Child life preparation for an IV placement includes offering choices that enhance a patient’s unique coping style. For example, will the patient respond best to distraction, active participation (such as watching), or being given a minimal amount of information? Many patients benefit from focusing on their breathing.

Preparing patients for scans under GA

An additional benefit of having a CLS includes preparing patients for GA. Patients now have more time and opportunity to interact with the GA induction mask. This starts with observation – watching the CLS gently place the mask over a doll’s nose and mouth, then holding and smelling the mask or even making silly noises with it, and finally demonstrating the appropriate use for it. This additional step helps minimise a child’s fears and anxiety of what might have been perceived as a frightening event.

Preparing patients for VCUGs

Cohen states that many centres recommend a VCUG after the first well-documented urinary tract infection. For children starting at three-years old, the CLS prepares and provides procedural support for patients undergoing a VCUG. Preparation includes using photos and an anatomically correct doll to demonstrate the procedure from start to finish. Since the main goal is to decrease anxiety, preparation is stopped if the patient becomes anxious. In this case, the focus changes to identifying and strengthening adaptive coping techniques.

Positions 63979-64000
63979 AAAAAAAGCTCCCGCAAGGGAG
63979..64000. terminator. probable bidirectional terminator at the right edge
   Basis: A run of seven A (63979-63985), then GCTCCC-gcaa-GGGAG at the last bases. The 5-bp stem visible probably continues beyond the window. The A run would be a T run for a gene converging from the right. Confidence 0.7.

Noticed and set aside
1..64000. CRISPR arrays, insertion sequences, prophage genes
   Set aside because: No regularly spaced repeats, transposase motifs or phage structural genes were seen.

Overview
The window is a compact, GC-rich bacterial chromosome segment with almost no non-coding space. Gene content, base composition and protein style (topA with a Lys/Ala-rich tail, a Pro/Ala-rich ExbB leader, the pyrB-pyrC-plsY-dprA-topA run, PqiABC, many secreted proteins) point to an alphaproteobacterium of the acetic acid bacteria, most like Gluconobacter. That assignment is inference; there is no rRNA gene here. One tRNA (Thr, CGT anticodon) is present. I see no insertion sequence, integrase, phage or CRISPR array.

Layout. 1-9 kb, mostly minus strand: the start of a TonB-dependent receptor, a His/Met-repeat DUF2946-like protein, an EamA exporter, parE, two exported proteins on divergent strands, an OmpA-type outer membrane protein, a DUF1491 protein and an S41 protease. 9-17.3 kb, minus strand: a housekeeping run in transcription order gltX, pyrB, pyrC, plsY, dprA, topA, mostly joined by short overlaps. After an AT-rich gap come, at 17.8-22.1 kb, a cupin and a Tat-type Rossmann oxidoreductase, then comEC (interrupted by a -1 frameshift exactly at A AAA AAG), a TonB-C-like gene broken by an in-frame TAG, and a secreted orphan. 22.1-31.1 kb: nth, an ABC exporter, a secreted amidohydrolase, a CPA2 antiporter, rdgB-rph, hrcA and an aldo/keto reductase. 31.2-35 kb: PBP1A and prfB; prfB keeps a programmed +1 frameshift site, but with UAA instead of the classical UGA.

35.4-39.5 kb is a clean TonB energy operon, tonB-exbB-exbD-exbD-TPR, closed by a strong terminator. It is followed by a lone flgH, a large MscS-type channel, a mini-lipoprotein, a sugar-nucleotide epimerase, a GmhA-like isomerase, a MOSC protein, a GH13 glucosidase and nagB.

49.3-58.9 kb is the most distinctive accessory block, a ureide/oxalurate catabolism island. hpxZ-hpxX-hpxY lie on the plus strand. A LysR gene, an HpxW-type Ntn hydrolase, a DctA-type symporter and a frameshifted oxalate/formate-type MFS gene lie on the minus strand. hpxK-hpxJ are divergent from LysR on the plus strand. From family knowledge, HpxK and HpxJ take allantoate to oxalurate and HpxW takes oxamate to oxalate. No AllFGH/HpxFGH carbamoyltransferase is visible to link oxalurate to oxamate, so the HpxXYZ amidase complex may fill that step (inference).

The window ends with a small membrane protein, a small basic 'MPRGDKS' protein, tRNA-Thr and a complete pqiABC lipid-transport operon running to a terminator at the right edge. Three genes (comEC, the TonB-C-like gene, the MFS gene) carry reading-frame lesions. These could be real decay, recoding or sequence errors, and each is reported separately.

During the test, the CLS will often show the carer how to help the child blow on a feather or whistle to facilitate muscle relaxation through breathing, or how to firmly hold the child’s hands. As the bladder fills, a patient might choose to cope by watching a DVD, focusing on a distraction item, or watching the monitor.

Many children have difficulty emptying their bladder, therefore, it is not always helpful to tell them the hardest part is over once the catheter is in place. Because words are easy to misinterpret, the CLS strives to use language carefully. Asking patients to “pee on the table” may hinder more than help. Instead, the CLS might ask the patient to release the fluid that looks like water. This minor adjustment in language can make a big difference especially for a young child. Because a VCUG can be stressful, the CLS often checks in with the patient and carer after the test.